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Term limit measure gathers 1.1 million signatures

By Lisa Vorderbrueggen
Monday, July 23rd, 2007 at 2:05 pm in State politics.

The business and labor coalition formed to promote a ballot measure that would alter California’s term limit law has submitted more than 1.1 million signatures to the Secretary of State, a substantially higher number than mandated under state law.

The Secretary of State requires 694,354 signatures of registered voters to qualify the initiative for the February ballot.

The measure would shorten the amount of time a legislator may serve from 14 years to 12 years but it would allow a lawmaker to hold office in either the Senate or the Assembly for the full time period. The current law limits lawmakers to six years in the Assembly and eight years in the Senate.

If passes, the initiative would also allow incumbents that would otherwise term out in 2008 to seek re-election to their seats, including the leaders of both houses, Senate President Pro Tem Don Perata of Oakland and Assembly Speaker Fabian Nunez of Los Angeles.

It would also benefit state Sen. Tom Torlakson, D-Antioch and Assemblymembers Guy Houston of San Ramon and Loni Hancock of Berkeley.

Here’s a portion of the press release sent out a few minute ago from the initiative’s proponents:

“Putting term limits reform on the February ballot will set the stage for the Legislature to approve a companion ballot measure for a fair reapportionment of California’s political districts, and bring some needed stability to our legislative process,” said Allan Zaremberg, President and CEO of CalChamber. “Solutions to California’s numerous issues will be easier when legislators aren’t in a constant campaign cycle and are more accountable to the voters in competitive districts.”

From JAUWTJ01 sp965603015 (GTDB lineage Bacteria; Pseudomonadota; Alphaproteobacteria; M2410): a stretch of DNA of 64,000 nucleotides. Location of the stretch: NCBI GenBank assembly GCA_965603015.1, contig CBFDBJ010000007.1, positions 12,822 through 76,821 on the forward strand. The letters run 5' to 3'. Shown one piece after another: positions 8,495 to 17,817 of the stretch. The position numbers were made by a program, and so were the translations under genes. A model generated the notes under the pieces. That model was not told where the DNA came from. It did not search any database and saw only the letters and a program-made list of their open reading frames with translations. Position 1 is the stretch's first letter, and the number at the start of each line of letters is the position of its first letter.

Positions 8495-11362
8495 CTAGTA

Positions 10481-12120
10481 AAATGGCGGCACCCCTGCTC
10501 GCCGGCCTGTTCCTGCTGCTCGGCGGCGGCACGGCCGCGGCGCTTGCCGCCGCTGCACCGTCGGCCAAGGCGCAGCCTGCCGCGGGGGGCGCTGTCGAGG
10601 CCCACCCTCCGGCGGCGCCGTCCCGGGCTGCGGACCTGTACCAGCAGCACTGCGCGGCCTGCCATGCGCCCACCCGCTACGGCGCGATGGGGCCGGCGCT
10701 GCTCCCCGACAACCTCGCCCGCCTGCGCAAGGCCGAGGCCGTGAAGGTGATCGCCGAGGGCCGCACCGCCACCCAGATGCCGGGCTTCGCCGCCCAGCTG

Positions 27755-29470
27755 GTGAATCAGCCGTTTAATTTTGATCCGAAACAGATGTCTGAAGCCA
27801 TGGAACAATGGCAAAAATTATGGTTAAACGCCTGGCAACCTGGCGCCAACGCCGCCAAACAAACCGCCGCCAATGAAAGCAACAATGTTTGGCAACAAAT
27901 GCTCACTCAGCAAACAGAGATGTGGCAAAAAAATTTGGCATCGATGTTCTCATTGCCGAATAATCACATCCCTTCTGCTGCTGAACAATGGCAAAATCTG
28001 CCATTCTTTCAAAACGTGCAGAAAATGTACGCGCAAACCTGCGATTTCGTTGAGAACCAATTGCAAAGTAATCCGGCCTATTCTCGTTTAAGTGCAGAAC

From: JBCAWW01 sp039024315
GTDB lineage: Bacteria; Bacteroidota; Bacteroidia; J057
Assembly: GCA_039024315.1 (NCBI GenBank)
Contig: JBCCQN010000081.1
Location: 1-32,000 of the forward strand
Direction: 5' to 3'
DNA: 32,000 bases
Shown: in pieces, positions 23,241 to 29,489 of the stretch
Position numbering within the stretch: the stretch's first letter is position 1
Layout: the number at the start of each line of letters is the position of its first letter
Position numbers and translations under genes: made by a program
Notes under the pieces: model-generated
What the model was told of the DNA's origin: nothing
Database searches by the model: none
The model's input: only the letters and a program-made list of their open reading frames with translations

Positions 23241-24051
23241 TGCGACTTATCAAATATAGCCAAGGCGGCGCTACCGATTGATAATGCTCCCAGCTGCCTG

“Reforming term limits is a key part of the comprehensive change we need to restore the confidence of citizens in their government,” Senate President Pro Tem Don Perata (D-Oakland) said. “Californians also want government to be more responsive to their needs and more accountable for results. It’s not just about how long we serve, but how well we serve.”

“Representing the people of California is honorable work. This initiative with its bipartisan coalition of supporters can bring more stability and greater expertise to our system,” Assembly Speaker Fabian Núñez (D-Los Angeles) said.

“California is really an entire country. We all want the smartest, most experienced people leading us at the federal level; we must have it at the state level, too,” said Rick Jacobs, founder of the progressive Courage Campaign. “We need real reform so that our elected leaders can learn how the complex state runs and then lead. A revolving door benefits the lobbyists, not the people. That’s why I’m for this initiative.”

Early polls and overwhelming response to signature gathering shows strong support among voters for the initiative.

“With over 400,000 more signatures collected than needed, our campaign is coming out of the gate strong,” said Matt Dowd, campaign strategist for the initiative. “Polls show already strong numbers, with support gaining over time. The latest San Jose State Survey and Policy Research Institute poll clocks in with an overwhelming 56 percent of likely voters supporting the initiative.”

Click here to see the poll.

“While the Secretary of State still needs to certify our signatures, we’re looking forward to running a vigorous campaign through the fall and winter,” said Gale Kaufman, chief campaign strategist for the initiative. “We’ll reach out to voters and educate them about our current system and why we need these reforms.”

U.C. Berkeley political scientist Bruce Cain and U.C San Diego Professor Thad Kousser have written extensive reports on the impact of term limits, including one for the Public Policy Institute of California: http://www.ppic.org/main/publication.asp?i=347, which was also published in a series of studies by the National Conference of State Legislators: http://www.ncsl.org/jptl/CaseStudies/CaseContents.htm.

“The current budget impasse highlights several major flaws with the current system of term limits. Legislators need be able to develop better working relationships with their colleagues to lessen partisan rancor and intransigency on key budget issues. The current system stymies those vital relationships and impedes productive compromise,” Prof. Kousser said. “Also, Legislative leadership that turns over quickly because of term limits begs for reform. Allowing legislators to serve twelve years in either house will help create a more effective Legislature.”

In addition to enhancing the effectiveness of the Legislature with term limits reform, there currently are several redistricting proposals being examined in the State Senate and State Assembly.

“I look forward to working with the Governor and the Legislature to place meaningful and fair reapportionment on the ballot, as well,” continued Allan Zaremberg, President and CEO of CalChamber.

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